Tuesday, March 17, 2009

Fundamentalist Dance Contest

Ah, literalism, how I love thee. The deeper I get into my walk with Scripture, the more I appreciate the Spirit that fills these holy texts, and the more I find the doctrine of literal inerrancy more and more—ah—interesting. Ahem.


Literal inerrancy requires that there be no flaw, no disagreement at all in scripture. The Bible must be perfect, if it is to be trusted. The task of fundamentalist apologetics is to defend the empirical truth of every last line of scripture. If a single line fails, the whole interpretive system fails. This makes fundamentalists entertaining, in a perverse sort of way. The rational gyrations a literalist must go through to show that not a single word of scripture can be factually incorrect are hypnotic, a sort of theological burlesque.


So for any literalists out there, I offer up the challenge text of the day. In the study series I’m running on the major prophets (Isaiah, Jeremiah, Ezekiel) in adult ed on Sundays, I’ve come across a few fascinating examples of cutting and pasting in scripture. Read, for instance, Isaiah 36:1-39:8. Then read 2 Kings 18.13, and then 2 Kings 18:17-20:19. You’ll find them essentially identical, as one scroll is duplicated and inserted entirely into another. It’s a logical editorial decision—the folks who compiled this portion of the book of Isaiah just wanted to include information on Isaiah that was found in another text. No problem there.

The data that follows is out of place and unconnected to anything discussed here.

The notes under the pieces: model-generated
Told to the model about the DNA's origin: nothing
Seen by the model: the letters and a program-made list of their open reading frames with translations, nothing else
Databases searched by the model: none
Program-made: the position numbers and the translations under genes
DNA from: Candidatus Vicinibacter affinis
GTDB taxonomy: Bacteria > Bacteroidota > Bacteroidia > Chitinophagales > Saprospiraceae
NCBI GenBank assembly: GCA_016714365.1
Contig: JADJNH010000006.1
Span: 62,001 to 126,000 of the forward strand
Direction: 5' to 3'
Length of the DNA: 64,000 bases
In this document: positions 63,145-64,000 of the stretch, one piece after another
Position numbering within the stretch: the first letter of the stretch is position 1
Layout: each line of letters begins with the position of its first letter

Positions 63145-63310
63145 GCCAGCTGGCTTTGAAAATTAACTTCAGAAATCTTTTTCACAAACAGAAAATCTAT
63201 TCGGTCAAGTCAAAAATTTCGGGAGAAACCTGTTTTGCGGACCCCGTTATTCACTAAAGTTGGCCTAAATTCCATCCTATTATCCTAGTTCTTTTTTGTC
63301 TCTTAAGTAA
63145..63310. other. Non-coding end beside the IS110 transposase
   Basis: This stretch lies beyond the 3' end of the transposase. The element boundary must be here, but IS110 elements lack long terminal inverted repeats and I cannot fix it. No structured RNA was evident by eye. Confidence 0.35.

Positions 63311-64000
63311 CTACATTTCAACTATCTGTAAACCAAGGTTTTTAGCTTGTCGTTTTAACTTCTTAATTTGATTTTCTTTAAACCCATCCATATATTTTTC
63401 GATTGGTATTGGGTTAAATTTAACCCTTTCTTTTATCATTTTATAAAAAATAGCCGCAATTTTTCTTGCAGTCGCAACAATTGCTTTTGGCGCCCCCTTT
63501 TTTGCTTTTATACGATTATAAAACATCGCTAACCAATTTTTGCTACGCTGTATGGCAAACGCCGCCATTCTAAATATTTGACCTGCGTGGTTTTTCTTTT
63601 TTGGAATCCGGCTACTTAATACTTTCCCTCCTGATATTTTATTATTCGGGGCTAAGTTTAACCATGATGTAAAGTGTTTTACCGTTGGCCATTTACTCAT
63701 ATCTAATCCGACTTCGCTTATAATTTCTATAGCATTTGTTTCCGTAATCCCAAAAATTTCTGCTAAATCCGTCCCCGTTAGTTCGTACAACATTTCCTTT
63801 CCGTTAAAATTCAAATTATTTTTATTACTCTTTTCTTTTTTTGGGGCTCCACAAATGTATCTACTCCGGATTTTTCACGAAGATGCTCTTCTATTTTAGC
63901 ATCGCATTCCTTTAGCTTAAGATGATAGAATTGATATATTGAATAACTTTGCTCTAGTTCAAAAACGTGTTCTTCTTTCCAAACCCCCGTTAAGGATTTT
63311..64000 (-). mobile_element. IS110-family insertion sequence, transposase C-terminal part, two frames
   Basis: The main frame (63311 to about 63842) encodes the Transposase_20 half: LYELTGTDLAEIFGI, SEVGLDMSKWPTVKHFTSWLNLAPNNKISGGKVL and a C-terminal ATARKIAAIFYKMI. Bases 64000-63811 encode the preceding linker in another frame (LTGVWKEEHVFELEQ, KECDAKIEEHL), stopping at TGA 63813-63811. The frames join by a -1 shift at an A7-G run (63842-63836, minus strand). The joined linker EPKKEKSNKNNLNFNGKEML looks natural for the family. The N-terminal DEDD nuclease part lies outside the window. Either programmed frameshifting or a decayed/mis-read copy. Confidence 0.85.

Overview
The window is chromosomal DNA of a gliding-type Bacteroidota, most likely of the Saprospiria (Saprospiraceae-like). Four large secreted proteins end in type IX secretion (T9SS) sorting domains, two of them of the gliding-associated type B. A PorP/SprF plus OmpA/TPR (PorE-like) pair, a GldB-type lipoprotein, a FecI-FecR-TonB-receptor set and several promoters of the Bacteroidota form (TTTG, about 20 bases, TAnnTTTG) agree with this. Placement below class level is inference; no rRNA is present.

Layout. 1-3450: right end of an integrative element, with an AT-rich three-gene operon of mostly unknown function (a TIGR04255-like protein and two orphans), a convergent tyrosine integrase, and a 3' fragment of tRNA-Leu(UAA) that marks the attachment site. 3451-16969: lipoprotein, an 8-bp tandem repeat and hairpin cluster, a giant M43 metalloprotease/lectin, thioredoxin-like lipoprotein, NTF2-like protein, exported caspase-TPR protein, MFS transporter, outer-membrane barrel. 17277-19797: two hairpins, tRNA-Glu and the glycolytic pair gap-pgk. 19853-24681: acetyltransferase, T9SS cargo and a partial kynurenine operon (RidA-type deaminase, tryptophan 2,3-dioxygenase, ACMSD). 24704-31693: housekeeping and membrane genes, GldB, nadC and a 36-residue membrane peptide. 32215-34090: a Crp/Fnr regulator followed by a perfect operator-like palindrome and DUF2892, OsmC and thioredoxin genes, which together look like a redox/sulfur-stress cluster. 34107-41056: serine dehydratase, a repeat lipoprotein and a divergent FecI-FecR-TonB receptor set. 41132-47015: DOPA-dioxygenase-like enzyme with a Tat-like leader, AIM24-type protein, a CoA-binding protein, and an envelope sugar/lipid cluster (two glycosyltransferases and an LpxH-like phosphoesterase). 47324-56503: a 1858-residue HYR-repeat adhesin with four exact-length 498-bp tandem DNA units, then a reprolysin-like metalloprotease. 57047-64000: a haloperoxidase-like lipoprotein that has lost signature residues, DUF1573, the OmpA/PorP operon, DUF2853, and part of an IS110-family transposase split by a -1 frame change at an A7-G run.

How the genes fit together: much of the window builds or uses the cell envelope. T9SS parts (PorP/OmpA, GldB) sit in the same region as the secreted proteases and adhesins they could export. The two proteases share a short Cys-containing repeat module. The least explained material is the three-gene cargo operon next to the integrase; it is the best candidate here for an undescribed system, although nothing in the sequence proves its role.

In preparing for my final class on Jeremiah, I found exactly the same thing in Jeremiah 52. The whole last chapter of Jeremiah is a duplicate of 2 Kings 24:18-25:30. Read them both…it’s a little eerie, like an echo in a Judean desert valley at twilight. That echo isn’t exact, though.

Take, for instance, Jeremiah 52:31, which reads: “In the thirty-seventh year of the exile of Jehoiachin king of Judah, in the year Evil-Merodach became king of Babylon, he released Jehoiachin king of Judah and freed him from prison on the twenty-fifth day of the twelfth month.” (NIV)


Then read 2 Kings 25:27: “In the thirty-seventh year of the exile of Jehoiachin king of Judah, in the year Evil-Merodach became king of Babylon, he released Jehoiachin from prison on the twenty-seventh day of the twelfth month.” (NIV)


So…what day was he released again? The 25th day of the 12th month, or the 27th day of the 12th month? Of course, this is just a copyist’s error. One text or the other is off by two days. They can’t both be right. For those who understand scripture as primarily a vessel for the Holy Spirit, the disagreement is irrelevant. But for literal inerrancy, this is an issue that must be dealt with. There. Can. Be. No. Error.


Want to take a crack at it?

2 comments:

  1. I'm not sure if I count as a 'fundamentalist' as I don't see the big deal in what is more than likely a copyist error. I have just recently delved into the minutae of textual criticism, so I am no expert, but I'd have to say that's what hits me at first glance.

    I think it's important to keep in mind when most Christians speak of the scripture and its inspiration, they are referring to the original manuscript, and not copies.

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  2. You're right, of course. It doesn't really matter.

    The "original imprint" argument tends to be where most folks go when faced with picayune little variances like this, and it's a logical counterargument. However, it's worth noting that the "copyist" in question could very possibly be the person who assembled Jeremiah.

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